Orchestras innovated as seldom before during the past year, pivoting from business as usual to inspired improvisations, themes, and variations that were unthinkable just 18 months ago. The pandemic crisis and the fierce urgency of calls for racial justice have led orchestras to make enormous changes at the last minute and move into the here and now. Orchestra musicians are making music in new and unexpected venues: parks, nursing homes, hospitals, at vaccination sites, on front porches. Fundraisers can be virtual. Music directors are no longer—or not only—magisterial figures glimpsed from behind, but individuals who chat in casual online videos, sometimes from their living rooms. Orchestras worked with what they had, and what they had was plenty: music.

Orchestras, like museums and other arts organizations, are asking profound existential questions about what they are for—their purpose, their roles in an evolving society. How should they address pressing societal concerns? How to adopt new ideas about making auditions more equitable? If a front porch can be a stage, what does that mean for concert halls? If a concert takes place online, what does that mean for actual live, in-person concerts?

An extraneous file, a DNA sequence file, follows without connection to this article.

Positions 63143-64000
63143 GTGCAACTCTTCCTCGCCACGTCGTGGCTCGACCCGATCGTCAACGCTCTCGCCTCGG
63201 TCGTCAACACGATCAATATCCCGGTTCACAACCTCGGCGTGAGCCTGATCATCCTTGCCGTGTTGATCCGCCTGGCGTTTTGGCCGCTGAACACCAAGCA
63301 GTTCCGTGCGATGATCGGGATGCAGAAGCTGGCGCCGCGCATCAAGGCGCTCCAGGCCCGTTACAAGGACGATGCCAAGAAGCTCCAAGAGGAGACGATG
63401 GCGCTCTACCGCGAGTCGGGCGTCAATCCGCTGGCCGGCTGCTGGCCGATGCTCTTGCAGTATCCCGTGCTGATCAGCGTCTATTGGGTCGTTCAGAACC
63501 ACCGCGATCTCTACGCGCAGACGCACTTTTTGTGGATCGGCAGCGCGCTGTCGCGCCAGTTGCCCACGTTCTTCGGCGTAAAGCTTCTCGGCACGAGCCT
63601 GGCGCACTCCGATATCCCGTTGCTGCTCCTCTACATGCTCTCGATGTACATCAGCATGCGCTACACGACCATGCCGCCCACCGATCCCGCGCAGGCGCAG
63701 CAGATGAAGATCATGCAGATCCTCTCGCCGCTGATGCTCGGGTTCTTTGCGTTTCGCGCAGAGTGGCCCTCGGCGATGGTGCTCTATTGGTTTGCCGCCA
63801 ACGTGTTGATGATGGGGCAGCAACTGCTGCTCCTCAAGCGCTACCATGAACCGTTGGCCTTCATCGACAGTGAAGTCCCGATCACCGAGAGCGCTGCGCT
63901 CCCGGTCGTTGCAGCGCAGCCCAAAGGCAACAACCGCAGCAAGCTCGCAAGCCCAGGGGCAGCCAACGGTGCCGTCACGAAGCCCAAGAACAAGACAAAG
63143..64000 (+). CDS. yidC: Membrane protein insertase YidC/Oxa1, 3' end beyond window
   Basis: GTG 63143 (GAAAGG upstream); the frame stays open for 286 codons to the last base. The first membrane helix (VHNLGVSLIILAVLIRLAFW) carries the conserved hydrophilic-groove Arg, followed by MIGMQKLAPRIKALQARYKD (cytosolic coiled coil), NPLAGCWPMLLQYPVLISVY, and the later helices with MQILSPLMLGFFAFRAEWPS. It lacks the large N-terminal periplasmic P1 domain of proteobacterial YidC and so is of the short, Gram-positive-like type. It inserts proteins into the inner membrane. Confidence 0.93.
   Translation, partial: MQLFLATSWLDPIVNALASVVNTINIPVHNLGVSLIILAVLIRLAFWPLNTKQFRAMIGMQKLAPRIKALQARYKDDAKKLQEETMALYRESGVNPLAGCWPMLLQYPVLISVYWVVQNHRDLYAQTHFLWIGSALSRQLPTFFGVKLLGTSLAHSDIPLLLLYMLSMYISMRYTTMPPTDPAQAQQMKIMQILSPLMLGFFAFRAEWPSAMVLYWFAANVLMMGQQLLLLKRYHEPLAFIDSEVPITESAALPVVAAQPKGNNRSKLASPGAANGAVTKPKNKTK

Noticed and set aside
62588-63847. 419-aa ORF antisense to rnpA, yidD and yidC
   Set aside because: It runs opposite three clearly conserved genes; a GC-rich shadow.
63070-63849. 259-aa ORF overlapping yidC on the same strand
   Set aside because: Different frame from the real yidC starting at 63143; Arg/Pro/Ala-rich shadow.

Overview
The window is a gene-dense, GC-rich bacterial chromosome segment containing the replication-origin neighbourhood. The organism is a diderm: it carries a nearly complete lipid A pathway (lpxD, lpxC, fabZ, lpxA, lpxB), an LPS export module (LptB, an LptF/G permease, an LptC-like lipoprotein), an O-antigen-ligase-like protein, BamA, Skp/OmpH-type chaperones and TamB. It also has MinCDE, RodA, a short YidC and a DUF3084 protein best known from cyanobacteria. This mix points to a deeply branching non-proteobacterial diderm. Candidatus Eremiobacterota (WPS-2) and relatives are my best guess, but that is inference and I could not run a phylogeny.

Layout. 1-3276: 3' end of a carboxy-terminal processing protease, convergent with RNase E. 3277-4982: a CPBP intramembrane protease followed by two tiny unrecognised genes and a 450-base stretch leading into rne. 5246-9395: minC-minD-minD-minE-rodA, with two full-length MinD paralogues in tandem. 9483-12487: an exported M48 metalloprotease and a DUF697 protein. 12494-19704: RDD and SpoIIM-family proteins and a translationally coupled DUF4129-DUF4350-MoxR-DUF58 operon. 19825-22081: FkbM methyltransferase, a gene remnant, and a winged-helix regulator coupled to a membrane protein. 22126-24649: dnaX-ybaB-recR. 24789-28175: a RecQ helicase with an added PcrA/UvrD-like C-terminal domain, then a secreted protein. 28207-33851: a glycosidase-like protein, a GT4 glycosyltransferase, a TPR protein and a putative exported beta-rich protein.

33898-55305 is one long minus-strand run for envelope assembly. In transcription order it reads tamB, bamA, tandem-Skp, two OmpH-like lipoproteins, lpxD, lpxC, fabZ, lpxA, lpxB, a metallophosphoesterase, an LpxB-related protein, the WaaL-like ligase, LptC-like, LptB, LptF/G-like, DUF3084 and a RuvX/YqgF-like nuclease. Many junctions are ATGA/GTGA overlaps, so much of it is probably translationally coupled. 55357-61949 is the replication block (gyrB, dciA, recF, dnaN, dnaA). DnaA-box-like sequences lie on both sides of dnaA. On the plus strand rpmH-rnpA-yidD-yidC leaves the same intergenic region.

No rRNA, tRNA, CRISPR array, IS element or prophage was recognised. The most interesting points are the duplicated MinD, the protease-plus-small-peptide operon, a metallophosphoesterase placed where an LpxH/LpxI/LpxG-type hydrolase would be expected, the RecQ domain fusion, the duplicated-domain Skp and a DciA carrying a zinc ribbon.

Equally central for the longer term, orchestras nationwide are accelerating efforts to engage more diverse communities, commission works from artists too long ignored, and offer artistic responses to racial violence. And they are responding with alacrity: several orchestras presented concerts reflecting on the importance of Juneteenth as this issue of Symphony went to press. It’s been a year of unprecedented change and adjustment, but the work isn’t done. It’s just beginning.

Robert Sandla

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